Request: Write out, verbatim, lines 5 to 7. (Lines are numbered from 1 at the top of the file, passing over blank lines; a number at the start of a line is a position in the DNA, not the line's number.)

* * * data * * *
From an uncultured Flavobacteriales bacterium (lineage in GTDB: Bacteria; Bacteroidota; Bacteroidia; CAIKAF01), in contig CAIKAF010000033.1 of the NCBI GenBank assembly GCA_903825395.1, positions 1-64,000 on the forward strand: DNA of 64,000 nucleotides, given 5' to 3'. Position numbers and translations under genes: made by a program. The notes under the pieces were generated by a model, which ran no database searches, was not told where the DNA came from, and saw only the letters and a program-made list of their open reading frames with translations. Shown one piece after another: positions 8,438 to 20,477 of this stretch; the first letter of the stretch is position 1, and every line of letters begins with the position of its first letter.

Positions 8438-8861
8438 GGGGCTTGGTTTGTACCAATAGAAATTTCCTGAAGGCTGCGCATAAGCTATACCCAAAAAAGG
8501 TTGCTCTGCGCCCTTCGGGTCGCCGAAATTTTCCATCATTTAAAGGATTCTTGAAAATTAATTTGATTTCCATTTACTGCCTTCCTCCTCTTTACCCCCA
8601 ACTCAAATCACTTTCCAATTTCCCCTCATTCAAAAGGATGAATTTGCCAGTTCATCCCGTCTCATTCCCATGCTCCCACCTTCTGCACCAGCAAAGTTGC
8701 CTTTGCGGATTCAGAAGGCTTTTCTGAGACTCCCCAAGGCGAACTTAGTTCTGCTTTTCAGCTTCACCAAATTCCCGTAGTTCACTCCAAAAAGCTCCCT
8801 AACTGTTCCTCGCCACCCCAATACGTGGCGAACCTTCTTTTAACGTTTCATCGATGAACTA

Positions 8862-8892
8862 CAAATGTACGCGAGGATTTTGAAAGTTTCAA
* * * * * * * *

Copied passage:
8601 ACTCAAATCACTTTCCAATTTCCCCTCATTCAAAAGGATGAATTTGCCAGTTCATCCCGTCTCATTCCCATGCTCCCACCTTCTGCACCAGCAAAGTTGC
8701 CTTTGCGGATTCAGAAGGCTTTTCTGAGACTCCCCAAGGCGAACTTAGTTCTGCTTTTCAGCTTCACCAAATTCCCGTAGTTCACTCCAAAAAGCTCCCT
8801 AACTGTTCCTCGCCACCCCAATACGTGGCGAACCTTCTTTTAACGTTTCATCGATGAACTA